Representative image.Reuters

Technology giants such as Google, Yahoo, Intel, and others prefer to see Asians as programmers, not as senior executives, according to a study.

A study by Ascend revealed the imbalance between the number of Asians in non-management jobs and leadership positions in Silicon Valley.

"If you step in the cafeteria of any of these five companies, you will see plenty of Asian talent around," said Denise Peck, co-author of the study and former vice-president of Cisco Systems, according to The Economic Times.

"It's only when you walk into the executive suites at these companies that you might see a problem," Peck said.

The findings of the study are based on 2013 data filed with the US employment regulators by Google Inc., Yahoo Inc., Intel Corp., Hewlett-Packard Co., and LinkedIn Corp.

Ascend's report coincides with growing criticism on hiring practices by the technology companies and the findings may bring to the fore new issues concerning ethnic and gender biases in Silicon Valley.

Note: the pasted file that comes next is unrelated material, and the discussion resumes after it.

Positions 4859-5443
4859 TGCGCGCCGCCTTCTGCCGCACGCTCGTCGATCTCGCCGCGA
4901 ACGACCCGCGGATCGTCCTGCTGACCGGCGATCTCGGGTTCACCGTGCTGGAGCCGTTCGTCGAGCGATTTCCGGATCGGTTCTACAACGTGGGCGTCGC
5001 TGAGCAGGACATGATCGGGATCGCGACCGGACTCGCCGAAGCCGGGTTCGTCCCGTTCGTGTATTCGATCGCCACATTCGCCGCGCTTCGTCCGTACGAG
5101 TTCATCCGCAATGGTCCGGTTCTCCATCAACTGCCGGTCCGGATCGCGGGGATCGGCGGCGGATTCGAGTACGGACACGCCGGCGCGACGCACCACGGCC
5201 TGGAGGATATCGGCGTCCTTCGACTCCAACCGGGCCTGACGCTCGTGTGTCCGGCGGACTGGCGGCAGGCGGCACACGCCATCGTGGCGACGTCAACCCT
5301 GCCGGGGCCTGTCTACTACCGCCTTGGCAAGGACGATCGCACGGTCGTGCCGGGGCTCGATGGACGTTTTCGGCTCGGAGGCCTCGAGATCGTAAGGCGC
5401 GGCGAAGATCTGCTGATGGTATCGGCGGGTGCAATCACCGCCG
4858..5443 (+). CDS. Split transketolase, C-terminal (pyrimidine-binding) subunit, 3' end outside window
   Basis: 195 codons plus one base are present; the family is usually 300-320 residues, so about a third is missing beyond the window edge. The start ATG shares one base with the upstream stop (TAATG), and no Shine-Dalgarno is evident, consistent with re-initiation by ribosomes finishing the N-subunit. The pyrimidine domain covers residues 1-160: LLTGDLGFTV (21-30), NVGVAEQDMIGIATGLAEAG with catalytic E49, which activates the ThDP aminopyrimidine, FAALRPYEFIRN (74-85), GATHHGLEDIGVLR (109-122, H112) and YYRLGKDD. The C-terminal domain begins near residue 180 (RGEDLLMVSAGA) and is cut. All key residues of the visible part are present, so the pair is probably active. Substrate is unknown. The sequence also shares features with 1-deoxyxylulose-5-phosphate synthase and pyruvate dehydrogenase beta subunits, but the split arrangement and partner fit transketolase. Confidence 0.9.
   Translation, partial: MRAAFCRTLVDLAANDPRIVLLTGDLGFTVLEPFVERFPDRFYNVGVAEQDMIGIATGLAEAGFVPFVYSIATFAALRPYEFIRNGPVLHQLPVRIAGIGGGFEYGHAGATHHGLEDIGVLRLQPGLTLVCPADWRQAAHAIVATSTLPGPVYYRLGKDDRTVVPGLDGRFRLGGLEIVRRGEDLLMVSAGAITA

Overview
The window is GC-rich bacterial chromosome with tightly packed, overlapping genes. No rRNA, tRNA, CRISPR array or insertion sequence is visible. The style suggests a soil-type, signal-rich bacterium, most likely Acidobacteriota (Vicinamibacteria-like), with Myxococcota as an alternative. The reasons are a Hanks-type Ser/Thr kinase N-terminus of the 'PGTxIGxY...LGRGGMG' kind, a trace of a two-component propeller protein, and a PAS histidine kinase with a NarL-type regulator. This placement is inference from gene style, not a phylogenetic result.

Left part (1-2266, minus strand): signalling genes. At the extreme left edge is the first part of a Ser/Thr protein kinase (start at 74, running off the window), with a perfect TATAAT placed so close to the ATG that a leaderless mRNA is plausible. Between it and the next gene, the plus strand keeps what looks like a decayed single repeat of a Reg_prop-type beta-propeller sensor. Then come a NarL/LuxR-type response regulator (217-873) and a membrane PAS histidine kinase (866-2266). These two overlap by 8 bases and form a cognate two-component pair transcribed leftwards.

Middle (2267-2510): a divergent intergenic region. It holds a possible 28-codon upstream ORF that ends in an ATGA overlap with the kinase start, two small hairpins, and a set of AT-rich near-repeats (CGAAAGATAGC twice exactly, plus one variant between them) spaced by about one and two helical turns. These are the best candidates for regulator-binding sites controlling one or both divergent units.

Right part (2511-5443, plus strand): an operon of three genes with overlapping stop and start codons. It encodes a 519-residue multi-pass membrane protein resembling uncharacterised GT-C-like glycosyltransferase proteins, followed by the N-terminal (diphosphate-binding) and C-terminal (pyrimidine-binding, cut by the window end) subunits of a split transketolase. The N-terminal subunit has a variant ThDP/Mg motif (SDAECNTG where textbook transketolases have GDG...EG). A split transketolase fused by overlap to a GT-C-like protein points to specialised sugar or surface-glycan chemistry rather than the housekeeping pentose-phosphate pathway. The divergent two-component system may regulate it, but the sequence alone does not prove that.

Asians accounted for 27 percent of professional jobs at the five Silicon Valley companies, while occupying just 14 percent of executive cadre, the report said.

In contrast, whites held 62 percent of the professional jobs and 80 percent of executive positions.

The report found Asian women confronting a "double whammy" of racial and sexual discrimination, with just one Asian female executive for every 287 Asian women professionals at the five studied companies.

On the other hand, there is one white female executive for every 123 white women in professional jobs.

However, the report attributes cultural disparity as one of the reasons for lesser number of Asian executives in the technology industry.

"There are cultural norms and attitudes that help get Asians to a certain level of success, but then work against them and hold them back from reaching a higher rank," said Peck, a Chinese-American.

Finally, the report says companies can overcome the challenges; for instance, Indian-origin Satya Nadella, who heads Microsoft Corporation, has scored well since he took charge in February 2014.